No nation has its news cycle dominated by international hockey as often and as feverishly as the Canadians, whose supporters expect nothing less than a gold medal no matter the tournament. Canada’s recent success at this event — specifically its back-to-back gold in 2015 and 2016, and silvers in 2017 and 2019 — has started to raise expectations even higher, especially since they’ve been known to build rosters on the shoulders of NHL experience. Although this tournament’s annual May scheduling runs concurrent with the NHL’s Stanley Cup Playoffs, you can always count on Canada to add notable volunteers, to include a star or two, who weren’t able to participate in the postseason.
Canada’s roster for this tournament, however, is totally devoid of star power while being thin on experience, as 13 players are 23 years old or younger. Still, Canada holds the IIHF’s No. 1 ranking and has an embarrassment of riches when it comes to squad depth; at least within the context of this particular tournament. They certainly will be tested in Group B, where they face the rival Americans on May 23. They wrap up the preliminary round on June 1 against defending-champion Finland, which beat Canada in the 2019 gold-medal game in Slovakia. One player to keep an eye on throughout the tournament is 18-year-old defenseman Owen Power (pictured), who is one of the favorites to go first overall in the upcoming NHL draft.
NHL Players: Adam Henrique, C (Ducks); Gabe Vilardi, C (Kings); Jaret Anderson-Dolan, C (Kings); Dillon Dube, LW (Flames); Andrew Mangiapane, LW (Flames); Liam Foudy, LW (Blue Jackets); Colin Miller, RHD (Sabres); Troy Stecher, RHD (Red Wings); Nick Paul, C (Senators); Brandon Hagel, LW (Blackhawks); Sean Walker, RHD (Kings); Michael Bunting, LW (Coyotes); Mario Ferraro, LHD (Sharks); LW Maxime Comtois (Ducks); Connor Brown, RW (Senators); Adin Hill, G (Coyotes); Darcy Kuemper, G (Coyotes).
NHL Prospects: Braden Schneider, RHD (Rangers); Mike DiPietro, G (Canucks); Owen Power, LHD (2021 Draft); Cole Perfetti, LW (Jets); Nicolas Beaudin, LHD (Blackhawks); Jacob Bernard-Docker, RHD (Senators)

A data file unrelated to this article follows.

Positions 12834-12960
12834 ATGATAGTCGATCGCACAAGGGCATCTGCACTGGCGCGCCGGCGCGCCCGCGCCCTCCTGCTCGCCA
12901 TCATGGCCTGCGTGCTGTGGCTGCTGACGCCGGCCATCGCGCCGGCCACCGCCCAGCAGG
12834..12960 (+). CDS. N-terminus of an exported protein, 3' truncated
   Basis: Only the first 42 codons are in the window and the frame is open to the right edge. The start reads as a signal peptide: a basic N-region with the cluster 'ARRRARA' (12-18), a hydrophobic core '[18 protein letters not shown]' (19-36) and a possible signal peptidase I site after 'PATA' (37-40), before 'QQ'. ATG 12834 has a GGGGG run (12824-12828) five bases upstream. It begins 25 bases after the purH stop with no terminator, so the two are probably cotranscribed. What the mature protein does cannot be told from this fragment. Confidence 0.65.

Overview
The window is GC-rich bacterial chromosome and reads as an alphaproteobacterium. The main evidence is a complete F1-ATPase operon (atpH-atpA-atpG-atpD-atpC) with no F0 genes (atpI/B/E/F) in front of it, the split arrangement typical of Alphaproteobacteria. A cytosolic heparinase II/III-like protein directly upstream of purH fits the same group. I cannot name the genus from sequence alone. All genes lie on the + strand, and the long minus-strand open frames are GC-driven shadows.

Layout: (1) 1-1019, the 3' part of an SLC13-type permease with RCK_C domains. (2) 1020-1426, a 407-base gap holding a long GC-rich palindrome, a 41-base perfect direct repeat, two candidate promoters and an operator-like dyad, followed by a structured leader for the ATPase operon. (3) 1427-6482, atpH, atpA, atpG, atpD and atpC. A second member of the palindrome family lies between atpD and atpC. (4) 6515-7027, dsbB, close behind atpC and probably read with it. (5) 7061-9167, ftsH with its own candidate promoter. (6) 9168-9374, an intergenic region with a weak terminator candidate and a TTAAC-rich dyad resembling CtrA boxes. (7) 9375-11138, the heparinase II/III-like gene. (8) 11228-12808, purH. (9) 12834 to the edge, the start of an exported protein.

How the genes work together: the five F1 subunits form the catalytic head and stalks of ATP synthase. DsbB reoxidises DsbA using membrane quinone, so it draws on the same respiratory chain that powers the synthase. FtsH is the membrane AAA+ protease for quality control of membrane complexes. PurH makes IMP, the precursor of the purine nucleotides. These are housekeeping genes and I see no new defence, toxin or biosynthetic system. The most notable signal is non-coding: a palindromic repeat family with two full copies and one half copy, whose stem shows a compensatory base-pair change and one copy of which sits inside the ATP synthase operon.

Only the Czech Republic, Canada, and Russia have won more gold medals at the Men’s World Championship than Sweden. The Swedes consistently have been a nation that finds the extra gear to come alive in this particular competition, and as mentioned, have won two of the previous three tournaments.
Sweden won gold in 2017 and 2018 by beating Canada and Switzerland in the final match, respectively. Its quest to become the tournament’s first “three-peat” champions since the Czechs in 1999-2001 was ended last year by arch-rival Finland in the quarterfinal. They enter this year’s games ranked No. 4 on the IIHF’s list but the Swedes are a team without the big-hitter in goal that they had in the recent gold-medal-winning years. Still, the Swedes should make quick work of the competition in Group A before they clash with Russia on May 31, and look for touted New York Rangers’ defense prospect Nils Lundkvist (pictured) to be featured prominently on Sweden’s power play.
NHL Players: Adrian Kempe, RW (Kings); Victor Olofsson, LW (Sabres); Isac Lundestrom, C (Ducks); Rickard Rakell, RW (Ducks); Marcus Sorensen, RW (Sharks)
NHL Prospects: Samuel Ersson, G (Flyers); Jesper Sellgren, LHD (Hurricanes); Nils Lundkvist, RHD (Rangers); Albert Johansson, LHD (Red Wings); Filip Hallander, LW (Maple Leafs)